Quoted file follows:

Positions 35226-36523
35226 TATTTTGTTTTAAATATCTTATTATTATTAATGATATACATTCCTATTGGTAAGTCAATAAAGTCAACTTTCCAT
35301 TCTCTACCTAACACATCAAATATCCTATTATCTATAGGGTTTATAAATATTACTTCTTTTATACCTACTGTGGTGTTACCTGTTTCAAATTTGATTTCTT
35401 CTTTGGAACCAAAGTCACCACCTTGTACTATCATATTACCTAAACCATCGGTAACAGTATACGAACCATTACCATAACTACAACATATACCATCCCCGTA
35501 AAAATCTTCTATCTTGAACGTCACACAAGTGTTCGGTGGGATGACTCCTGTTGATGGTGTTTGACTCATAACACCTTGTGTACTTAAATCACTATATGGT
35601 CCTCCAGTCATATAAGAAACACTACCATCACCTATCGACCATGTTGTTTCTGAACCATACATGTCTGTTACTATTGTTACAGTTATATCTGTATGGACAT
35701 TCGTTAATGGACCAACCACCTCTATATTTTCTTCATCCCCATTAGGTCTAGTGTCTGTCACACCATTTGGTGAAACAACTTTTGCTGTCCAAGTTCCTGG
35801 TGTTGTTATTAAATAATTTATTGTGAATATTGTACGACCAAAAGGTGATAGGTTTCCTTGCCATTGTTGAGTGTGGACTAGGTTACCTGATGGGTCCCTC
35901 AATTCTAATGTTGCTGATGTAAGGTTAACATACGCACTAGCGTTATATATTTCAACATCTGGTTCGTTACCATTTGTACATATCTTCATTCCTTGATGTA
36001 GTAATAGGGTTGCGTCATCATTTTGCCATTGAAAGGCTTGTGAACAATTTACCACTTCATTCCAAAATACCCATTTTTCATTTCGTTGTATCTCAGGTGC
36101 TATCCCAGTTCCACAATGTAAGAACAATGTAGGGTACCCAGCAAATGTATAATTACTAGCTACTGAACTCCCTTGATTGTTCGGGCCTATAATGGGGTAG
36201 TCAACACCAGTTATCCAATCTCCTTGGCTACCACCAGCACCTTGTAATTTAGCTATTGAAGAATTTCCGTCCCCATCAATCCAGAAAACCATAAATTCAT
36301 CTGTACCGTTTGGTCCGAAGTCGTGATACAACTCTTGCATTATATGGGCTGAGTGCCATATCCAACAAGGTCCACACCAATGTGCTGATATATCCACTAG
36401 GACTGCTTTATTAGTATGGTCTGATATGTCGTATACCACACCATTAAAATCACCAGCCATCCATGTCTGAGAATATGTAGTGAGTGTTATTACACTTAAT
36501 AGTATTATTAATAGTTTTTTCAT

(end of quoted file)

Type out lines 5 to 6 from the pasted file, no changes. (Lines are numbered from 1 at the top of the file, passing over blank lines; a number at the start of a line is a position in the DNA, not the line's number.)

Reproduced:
35501 AAAATCTTCTATCTTGAACGTCACACAAGTGTTCGGTGGGATGACTCCTGTTGATGGTGTTTGACTCATAACACCTTGTGTACTTAAATCACTATATGGT
35601 CCTCCAGTCATATAAGAAACACTACCATCACCTATCGACCATGTTGTTTCTGAACCATACATGTCTGTTACTATTGTTACAGTTATATCTGTATGGACAT